Tree services can be confusing, especially if you don’t know the difference between cutting down, trimming, and pruning trees. When should each approach be used? And what, exactly, does it mean when they tell you they’re going to do aggressive tree pruning on your property? 

In this guide, you’ll learn all about the difference between cutting down and trimming trees, so you can make sure your tree cutting services will do exactly what you want with your trees. This information is presented by our team at Clearwater Tree Removal Services. Reach out to our company for additional information or to schedule services.

What is Tree Cutting?

Tree cutting services refer to eliminating trees from a particular area, usually because they’re deemed hazardous and will otherwise pose a danger to people or property. The process of tree cutting services involves several steps including evaluation, calculation, and execution; it may also be necessary to hire different professionals for each step of service, though some companies offer all-inclusive packages that include tree cutting services from start to finish.

Trees are cut down all the time for a number of different reasons. For example, if they’re dead or dying, they may be deemed hazardous and need to be removed; if they’re blocking power lines or property lines, they may need to be removed; if they’re too close to a home or business, there may be concerns about falling branches or damage caused by winds. Other times trees are cut down because they have grown too large and obstruct views; in other cases, homeowners simply want them gone because they don’t like their appearance. 

What is Tree Trimming?

While trimming trees may seem like a basic job, it actually involves more than just taking an angle grinder to branches and letting them drop to the ground. A tree trimmer must take into account several factors before and during a tree trimming project, including safety, aesthetics, the health of your tree, height restrictions, and best practices.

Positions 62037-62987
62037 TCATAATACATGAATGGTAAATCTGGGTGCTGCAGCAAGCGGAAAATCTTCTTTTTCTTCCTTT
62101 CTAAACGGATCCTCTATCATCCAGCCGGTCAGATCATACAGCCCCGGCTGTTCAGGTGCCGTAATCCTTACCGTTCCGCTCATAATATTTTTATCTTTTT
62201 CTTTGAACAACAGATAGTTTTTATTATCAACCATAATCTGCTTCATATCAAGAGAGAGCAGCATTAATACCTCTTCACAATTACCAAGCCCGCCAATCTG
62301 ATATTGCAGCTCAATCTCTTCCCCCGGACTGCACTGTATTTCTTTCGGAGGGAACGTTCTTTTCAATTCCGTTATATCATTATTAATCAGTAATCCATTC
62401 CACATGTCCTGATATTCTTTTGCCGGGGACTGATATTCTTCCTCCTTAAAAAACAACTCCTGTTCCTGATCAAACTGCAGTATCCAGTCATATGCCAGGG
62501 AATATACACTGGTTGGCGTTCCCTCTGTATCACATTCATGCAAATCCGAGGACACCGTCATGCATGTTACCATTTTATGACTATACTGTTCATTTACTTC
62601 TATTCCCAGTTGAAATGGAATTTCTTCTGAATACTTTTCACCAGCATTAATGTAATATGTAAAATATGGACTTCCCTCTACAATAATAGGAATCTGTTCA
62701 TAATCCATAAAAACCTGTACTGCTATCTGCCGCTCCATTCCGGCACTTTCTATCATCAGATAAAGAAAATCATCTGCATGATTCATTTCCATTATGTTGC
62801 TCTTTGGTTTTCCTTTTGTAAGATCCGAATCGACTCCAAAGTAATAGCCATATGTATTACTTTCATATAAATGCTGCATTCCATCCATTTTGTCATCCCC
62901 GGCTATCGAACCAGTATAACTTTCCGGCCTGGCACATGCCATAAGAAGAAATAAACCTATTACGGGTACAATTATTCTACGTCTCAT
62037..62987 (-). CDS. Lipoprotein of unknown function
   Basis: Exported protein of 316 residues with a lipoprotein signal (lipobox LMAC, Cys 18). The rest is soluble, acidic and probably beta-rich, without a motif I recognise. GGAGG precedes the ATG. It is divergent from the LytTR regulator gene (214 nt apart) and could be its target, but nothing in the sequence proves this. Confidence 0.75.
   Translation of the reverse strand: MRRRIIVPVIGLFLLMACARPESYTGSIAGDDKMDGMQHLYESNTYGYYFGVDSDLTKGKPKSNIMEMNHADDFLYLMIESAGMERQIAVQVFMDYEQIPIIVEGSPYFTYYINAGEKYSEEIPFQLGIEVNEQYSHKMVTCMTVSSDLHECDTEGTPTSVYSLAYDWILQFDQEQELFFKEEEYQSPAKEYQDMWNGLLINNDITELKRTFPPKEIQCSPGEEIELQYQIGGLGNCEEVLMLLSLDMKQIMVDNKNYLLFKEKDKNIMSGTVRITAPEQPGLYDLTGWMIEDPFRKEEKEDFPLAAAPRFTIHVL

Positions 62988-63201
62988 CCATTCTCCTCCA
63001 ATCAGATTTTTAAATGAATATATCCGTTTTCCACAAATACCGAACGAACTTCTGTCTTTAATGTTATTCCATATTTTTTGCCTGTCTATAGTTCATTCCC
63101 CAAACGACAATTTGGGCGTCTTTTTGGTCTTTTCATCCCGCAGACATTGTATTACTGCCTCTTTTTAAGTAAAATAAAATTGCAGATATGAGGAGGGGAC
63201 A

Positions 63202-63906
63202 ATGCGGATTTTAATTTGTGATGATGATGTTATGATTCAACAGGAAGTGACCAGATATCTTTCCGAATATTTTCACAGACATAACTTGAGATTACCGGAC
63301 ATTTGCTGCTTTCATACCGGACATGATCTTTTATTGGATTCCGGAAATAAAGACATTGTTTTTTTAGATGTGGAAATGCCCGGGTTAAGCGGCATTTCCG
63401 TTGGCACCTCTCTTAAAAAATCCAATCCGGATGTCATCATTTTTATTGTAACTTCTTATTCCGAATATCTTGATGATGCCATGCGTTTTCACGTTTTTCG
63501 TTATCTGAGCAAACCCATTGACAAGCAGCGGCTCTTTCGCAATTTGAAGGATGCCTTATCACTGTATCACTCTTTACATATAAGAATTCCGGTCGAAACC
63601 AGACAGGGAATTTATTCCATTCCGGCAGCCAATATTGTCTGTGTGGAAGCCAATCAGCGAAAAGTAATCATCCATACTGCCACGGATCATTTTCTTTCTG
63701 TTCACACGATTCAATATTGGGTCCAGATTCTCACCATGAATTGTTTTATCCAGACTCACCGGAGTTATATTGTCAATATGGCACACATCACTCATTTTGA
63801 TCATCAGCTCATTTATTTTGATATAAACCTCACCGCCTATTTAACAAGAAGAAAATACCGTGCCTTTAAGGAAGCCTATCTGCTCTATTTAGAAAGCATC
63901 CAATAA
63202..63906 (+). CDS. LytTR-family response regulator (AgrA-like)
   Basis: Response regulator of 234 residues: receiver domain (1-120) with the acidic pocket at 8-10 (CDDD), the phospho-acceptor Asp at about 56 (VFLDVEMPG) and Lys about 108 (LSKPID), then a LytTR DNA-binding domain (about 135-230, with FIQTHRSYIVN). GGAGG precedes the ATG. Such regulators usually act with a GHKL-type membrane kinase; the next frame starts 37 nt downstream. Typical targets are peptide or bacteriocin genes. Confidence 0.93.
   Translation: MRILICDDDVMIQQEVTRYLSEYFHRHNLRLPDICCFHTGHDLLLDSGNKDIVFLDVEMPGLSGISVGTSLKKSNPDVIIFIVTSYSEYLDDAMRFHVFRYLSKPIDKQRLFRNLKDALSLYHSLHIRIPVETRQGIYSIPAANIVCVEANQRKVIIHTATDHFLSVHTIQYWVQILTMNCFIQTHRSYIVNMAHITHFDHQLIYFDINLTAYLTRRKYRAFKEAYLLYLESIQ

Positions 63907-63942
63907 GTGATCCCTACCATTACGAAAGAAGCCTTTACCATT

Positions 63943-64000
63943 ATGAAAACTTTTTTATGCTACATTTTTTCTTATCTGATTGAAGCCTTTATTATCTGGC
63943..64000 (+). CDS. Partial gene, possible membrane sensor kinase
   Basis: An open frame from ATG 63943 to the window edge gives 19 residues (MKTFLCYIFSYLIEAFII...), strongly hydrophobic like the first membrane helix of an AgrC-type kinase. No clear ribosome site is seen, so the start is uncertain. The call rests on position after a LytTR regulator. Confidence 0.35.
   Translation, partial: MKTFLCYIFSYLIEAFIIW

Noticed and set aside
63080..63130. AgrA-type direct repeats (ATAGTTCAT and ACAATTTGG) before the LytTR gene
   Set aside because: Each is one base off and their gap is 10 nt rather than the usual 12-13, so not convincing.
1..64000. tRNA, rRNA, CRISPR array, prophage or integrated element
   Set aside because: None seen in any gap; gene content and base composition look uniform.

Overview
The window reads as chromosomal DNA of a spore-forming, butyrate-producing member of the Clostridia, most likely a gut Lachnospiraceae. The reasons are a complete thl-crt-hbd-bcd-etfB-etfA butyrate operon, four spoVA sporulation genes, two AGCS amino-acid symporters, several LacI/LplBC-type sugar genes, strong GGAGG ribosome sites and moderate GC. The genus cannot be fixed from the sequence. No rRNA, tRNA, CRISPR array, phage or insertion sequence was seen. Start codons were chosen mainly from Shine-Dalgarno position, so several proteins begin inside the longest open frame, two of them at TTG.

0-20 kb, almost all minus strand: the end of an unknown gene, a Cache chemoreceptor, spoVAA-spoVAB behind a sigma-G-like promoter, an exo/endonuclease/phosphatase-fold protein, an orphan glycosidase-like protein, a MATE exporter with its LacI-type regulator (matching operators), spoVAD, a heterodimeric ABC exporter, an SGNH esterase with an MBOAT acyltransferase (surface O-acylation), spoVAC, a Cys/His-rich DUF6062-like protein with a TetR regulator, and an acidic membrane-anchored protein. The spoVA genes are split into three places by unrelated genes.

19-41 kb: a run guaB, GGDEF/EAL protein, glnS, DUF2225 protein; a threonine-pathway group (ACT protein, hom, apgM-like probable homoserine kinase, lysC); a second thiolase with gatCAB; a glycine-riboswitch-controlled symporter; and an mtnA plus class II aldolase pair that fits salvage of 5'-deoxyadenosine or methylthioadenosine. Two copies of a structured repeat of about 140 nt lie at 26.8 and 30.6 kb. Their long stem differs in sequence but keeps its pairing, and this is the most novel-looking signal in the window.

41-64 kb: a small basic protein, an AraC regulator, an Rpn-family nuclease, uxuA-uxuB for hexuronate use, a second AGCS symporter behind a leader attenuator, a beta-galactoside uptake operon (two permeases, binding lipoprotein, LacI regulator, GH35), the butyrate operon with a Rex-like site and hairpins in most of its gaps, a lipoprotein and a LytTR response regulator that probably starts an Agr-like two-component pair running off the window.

Before a tree trimming project can begin, it’s important to assess its health and identify any underlying conditions or diseases that may be contributing to poor growth or development. The goals of a tree trimming project are usually simple: maintain healthy branches and protect limbs from breakage during harsh weather or natural disasters like tornadoes, hurricanes, hail storms, and ice storms. This can be achieved through pruning branches at their correct angles when they’re young so that tree growth continues uninterrupted as it matures into adulthood.

While there are several methods of tree trimming available, each has its own strengths and weaknesses, as well as its own purposes and limitations. The type of tree you’re trimming also plays a major role in determining which technique is best to use during your project, so keep that in mind as you compare and contrast your options.

DIY vs Professionals